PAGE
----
• Will Falconer, DVM on September 14, 2013 at 3:46 pm

      Hi Chris, and welcome. An already rabies vaccinated dog, if he was vaccinated over the age of 16 weeks, is immune, with very high likelihood, for life.
      A number of my clients are in the same boat: they know they’ve fulfilled the intent of the law, their animals will neither get nor pass rabies on to another being. Done deal. So, they choose to no longer license, as licensing demands further unnecessary and potentially damaging rabies vaccinations.
      Will your vet go along with not further vaccinating? You’ll only know if you have a reasoned chat about it. In the end, if he won’t, it may be time to search for another vet. Many will just default to, “It’s the law. We have to do this.” But they are not law enforcement, they are vets. You can say no.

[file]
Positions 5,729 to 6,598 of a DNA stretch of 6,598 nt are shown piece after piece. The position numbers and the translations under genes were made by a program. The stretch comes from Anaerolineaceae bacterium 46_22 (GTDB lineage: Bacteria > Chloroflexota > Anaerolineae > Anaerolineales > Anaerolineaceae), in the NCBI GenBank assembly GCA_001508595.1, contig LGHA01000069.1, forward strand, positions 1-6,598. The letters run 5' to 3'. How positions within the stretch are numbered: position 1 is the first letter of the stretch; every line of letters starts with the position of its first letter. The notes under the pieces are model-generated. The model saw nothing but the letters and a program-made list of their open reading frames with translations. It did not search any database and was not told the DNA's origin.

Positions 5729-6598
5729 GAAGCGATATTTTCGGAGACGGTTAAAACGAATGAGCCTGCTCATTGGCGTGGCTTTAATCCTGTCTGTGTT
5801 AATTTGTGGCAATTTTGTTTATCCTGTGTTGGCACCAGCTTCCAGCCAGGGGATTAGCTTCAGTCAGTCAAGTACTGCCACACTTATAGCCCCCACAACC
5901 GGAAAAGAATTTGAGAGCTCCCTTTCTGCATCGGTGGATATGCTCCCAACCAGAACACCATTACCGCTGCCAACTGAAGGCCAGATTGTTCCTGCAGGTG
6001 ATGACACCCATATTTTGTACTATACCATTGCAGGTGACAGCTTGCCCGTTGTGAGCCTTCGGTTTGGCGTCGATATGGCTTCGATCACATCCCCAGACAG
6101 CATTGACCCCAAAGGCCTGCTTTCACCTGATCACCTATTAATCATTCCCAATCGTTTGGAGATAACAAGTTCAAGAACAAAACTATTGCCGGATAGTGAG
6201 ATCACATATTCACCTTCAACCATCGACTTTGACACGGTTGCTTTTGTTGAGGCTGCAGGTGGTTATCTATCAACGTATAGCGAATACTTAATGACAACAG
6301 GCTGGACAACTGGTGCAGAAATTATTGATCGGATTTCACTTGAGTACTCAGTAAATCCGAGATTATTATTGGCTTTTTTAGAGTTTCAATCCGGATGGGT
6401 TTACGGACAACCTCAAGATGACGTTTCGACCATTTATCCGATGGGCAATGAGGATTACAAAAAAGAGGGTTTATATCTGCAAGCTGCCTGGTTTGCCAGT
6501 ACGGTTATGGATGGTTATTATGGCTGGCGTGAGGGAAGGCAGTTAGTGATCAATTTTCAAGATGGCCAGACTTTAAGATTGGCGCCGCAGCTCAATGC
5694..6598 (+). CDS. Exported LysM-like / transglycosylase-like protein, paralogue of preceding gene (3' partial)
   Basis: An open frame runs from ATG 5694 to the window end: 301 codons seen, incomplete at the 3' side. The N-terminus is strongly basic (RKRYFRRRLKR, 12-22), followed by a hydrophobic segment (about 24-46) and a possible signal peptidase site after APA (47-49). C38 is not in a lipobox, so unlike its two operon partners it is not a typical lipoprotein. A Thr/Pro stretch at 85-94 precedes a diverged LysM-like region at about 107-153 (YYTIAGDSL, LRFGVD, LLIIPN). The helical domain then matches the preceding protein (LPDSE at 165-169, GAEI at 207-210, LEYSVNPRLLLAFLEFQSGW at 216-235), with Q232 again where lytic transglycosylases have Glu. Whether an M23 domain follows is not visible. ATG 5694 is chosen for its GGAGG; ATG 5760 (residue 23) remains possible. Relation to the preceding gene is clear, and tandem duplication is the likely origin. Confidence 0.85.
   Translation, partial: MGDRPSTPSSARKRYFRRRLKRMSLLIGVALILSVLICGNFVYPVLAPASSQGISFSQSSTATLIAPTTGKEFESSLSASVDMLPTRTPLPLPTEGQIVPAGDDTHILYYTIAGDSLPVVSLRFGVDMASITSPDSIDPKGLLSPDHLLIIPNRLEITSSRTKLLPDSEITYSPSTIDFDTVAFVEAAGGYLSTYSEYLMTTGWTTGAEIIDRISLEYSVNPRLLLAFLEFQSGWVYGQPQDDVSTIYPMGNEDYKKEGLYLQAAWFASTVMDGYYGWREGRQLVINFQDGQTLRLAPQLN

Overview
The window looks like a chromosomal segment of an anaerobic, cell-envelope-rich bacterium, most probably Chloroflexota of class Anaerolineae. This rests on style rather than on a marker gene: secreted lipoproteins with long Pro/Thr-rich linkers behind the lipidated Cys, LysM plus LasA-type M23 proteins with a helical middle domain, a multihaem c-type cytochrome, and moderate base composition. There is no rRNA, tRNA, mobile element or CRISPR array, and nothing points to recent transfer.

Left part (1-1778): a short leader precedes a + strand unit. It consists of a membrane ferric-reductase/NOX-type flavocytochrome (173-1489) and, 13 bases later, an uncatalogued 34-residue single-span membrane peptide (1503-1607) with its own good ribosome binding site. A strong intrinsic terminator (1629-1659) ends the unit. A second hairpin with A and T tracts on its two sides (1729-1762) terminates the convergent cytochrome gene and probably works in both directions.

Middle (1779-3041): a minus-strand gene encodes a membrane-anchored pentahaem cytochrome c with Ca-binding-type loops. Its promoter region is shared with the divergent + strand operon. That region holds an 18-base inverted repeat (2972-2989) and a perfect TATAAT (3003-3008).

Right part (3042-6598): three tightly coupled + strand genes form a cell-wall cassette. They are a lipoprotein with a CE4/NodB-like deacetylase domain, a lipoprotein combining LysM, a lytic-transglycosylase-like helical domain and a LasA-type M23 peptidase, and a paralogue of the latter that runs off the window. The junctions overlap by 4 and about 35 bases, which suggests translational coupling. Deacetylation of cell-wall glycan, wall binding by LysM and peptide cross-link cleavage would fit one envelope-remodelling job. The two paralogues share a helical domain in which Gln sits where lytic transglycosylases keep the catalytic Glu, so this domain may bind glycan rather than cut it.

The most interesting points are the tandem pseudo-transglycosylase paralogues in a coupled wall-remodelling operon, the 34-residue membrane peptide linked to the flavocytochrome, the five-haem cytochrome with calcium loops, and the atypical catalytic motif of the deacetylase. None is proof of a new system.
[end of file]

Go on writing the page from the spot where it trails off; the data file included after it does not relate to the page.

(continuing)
Now, if you’re asking about your youngster, who’s never had a rabies vaccine, unless this dog lives in a high rise and never gets out, I usually suggest one rabies vaccination, again, over the 16 weeks old mark, as that’s likely to set about lifetime immunity. You can titer a month later to see if you’ve accomplished this.
      A rabies unvaccinated dog is risky: a low chance that he could get rabies, but its there. More concerning is this: if he were to ever bite anyone, for any reason, justified or not, he can be immediately euthanized and his brain tested for rabies. Not true in someone with proof of rabies vaccination, even if “out of date.”
      To read more of my thoughts on rabies or vaccinations, just put the word in the search box at the bottom of most pages on Vital Animal, and it’ll bring up every mention of it.
      Best of luck in all this. I’m not saying it’s a piece of cake, but I am saying it can be done. We’re rooting for you to find a way to make it work for you and those in your care.

  3. Steph on September 6, 2013 at 5:45 pm